As I said in the posting, I regard this employer mechanism as most useful for sparking reflection on our mutual responsibilities to each other with regard to health care costs. I plan to do a posting on this topic in the next few days.



Ian M said...

“Future ages will bring with them new and probably unimaginably great advances in this field of civilization and will increase man’s likeness to God still more. But in the interests of our investigations, we will not forget that present-day man does not feel happy in his Godlike character.”

-from Civilization and Its Discontents
by Sigmund Freud

I fear we have forgotten the valuable lesson in Freud's comment about our advancement in the field of health. Placing a dollar amount on "risky" behaviors has the dangerous potential to be the first step down a very foreboding path. The Chicago Tribune teamster official (cited in the original post) concerned about a financial penalty assessed to those with a chronic condition like high blood pressure may have more to worry about than he realizes.

A posting on Charlie Baker’s Let’s Talk Health Care blog last month touched upon this topic. The question of fairness was brought up by the posting, and the resulting comments reflected differing attitudes on the fairness, or ethics, of this practice. In making my own comment on the topic, I brought up the issue of genetic screening and testing. Playing devil’s advocate, I brought up the fact that evidence exists for making a case of a genetic predisposition towards adopting addictive traits, in this case smoking. The argument I bring up is, ‘how can one be charged more for a condition for which one may be predestined?’ Obviously, this (smoking) is an extreme case, but the point carries well into areas like high cholesterol, high blood pressure, and diabetes. How would an employer, insurer - or for that matter, anyone with ‘skin in the game’ – react if presented with data that specifically outlined a predetermined genetic risk carried by a segment of the target population? Could some one with a financial interest in the well being of the individual(s) be expected to ignore the presupposed inherent risk if the individual(s) in question is carrying a genetic indicator for diabetes?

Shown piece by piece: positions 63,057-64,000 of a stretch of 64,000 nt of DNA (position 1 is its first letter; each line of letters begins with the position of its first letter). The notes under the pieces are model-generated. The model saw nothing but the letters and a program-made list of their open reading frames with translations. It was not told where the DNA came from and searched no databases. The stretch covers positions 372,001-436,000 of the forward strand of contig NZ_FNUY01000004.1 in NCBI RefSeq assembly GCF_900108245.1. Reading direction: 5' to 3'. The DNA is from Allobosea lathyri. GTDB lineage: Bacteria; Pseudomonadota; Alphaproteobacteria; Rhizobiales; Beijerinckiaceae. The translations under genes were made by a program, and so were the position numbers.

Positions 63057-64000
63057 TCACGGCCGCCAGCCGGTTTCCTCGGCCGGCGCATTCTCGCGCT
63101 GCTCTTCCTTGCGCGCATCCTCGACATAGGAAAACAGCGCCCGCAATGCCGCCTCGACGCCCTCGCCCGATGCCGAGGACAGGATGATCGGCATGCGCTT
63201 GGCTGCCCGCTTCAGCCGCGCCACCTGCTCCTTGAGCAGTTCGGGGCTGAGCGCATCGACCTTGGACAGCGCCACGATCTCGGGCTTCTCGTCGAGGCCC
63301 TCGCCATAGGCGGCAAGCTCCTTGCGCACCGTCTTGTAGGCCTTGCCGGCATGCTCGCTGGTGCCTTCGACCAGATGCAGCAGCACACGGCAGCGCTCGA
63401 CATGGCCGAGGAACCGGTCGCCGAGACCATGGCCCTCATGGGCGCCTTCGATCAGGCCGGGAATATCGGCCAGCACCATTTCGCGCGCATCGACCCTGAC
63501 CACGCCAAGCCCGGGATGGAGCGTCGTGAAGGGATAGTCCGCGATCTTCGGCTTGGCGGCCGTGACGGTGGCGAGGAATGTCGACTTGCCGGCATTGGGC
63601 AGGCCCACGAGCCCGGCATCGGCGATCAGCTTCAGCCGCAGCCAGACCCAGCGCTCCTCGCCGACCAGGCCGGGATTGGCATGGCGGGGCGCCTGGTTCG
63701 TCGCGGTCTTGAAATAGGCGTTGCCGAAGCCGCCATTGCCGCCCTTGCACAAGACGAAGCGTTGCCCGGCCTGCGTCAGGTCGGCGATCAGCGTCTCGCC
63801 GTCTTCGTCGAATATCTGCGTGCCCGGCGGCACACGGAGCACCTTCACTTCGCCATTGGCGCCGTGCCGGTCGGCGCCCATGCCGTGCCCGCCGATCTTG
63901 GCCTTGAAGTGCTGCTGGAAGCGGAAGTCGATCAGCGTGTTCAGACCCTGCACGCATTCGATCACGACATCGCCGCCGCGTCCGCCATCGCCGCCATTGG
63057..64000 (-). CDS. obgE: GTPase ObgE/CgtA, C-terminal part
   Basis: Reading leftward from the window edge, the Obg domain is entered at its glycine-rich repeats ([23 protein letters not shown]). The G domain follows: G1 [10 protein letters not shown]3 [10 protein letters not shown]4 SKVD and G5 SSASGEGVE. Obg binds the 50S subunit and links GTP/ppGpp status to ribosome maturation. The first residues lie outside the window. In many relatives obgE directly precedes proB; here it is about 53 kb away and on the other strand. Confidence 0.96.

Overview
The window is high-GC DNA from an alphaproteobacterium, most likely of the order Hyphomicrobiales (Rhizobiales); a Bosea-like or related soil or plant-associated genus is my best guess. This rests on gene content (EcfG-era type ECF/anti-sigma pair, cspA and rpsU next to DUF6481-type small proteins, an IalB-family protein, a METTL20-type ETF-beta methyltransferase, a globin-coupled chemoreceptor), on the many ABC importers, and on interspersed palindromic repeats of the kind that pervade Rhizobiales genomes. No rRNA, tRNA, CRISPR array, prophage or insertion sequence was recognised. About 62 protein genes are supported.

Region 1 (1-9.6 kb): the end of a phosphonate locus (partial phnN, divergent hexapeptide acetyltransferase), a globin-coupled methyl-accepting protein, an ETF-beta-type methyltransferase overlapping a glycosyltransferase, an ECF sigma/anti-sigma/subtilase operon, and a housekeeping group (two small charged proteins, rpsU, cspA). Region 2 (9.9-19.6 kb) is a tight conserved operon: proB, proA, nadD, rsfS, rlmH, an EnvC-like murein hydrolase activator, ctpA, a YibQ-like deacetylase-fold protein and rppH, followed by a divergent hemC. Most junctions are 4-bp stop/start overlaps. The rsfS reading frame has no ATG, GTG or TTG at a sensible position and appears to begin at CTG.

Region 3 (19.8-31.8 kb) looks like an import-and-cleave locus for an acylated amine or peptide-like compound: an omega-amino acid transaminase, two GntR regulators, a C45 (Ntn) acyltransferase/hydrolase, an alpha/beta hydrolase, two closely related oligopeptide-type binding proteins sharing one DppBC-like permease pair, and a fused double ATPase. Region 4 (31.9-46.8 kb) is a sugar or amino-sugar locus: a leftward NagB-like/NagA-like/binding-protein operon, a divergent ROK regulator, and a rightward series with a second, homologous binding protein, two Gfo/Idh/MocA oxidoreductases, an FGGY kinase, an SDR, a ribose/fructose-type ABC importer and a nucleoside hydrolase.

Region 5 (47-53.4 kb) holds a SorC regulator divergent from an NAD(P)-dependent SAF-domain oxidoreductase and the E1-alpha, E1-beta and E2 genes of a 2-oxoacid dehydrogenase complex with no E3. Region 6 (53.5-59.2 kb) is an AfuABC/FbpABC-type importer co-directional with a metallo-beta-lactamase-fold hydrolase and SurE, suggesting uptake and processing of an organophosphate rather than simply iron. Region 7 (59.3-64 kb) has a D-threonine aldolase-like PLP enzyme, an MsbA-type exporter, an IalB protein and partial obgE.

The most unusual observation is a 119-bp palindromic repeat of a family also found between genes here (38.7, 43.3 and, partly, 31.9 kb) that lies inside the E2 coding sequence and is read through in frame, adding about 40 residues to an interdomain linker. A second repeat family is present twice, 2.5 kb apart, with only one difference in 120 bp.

I think it is extremely important that the dialogue on this topic continue, and with 2007 being a banner year for genetic research (see J. Craig Venter), I think this discussion needs to move from the blogosphere, to the dinner table – so to speak – in a hurry.

Here’s the link, by the way, to Charlie’s post:

Jim Sabin said...

Hi Ian --

I agree that advances in genomics create a whole new dimension to the issue of "responsibility for health." In all likelihood there are genetic predispositions to addiction. But "predisposition" is not the same as "predestination." For me the bright line in considering financial tools like the ones the Tribune and Kellogg are implementing is between health status and potentially controllable behaviors. If a smoker gets lung cancer we do not know the causality -- we only know probabilities.

As always, thanks for your thoughtful comments!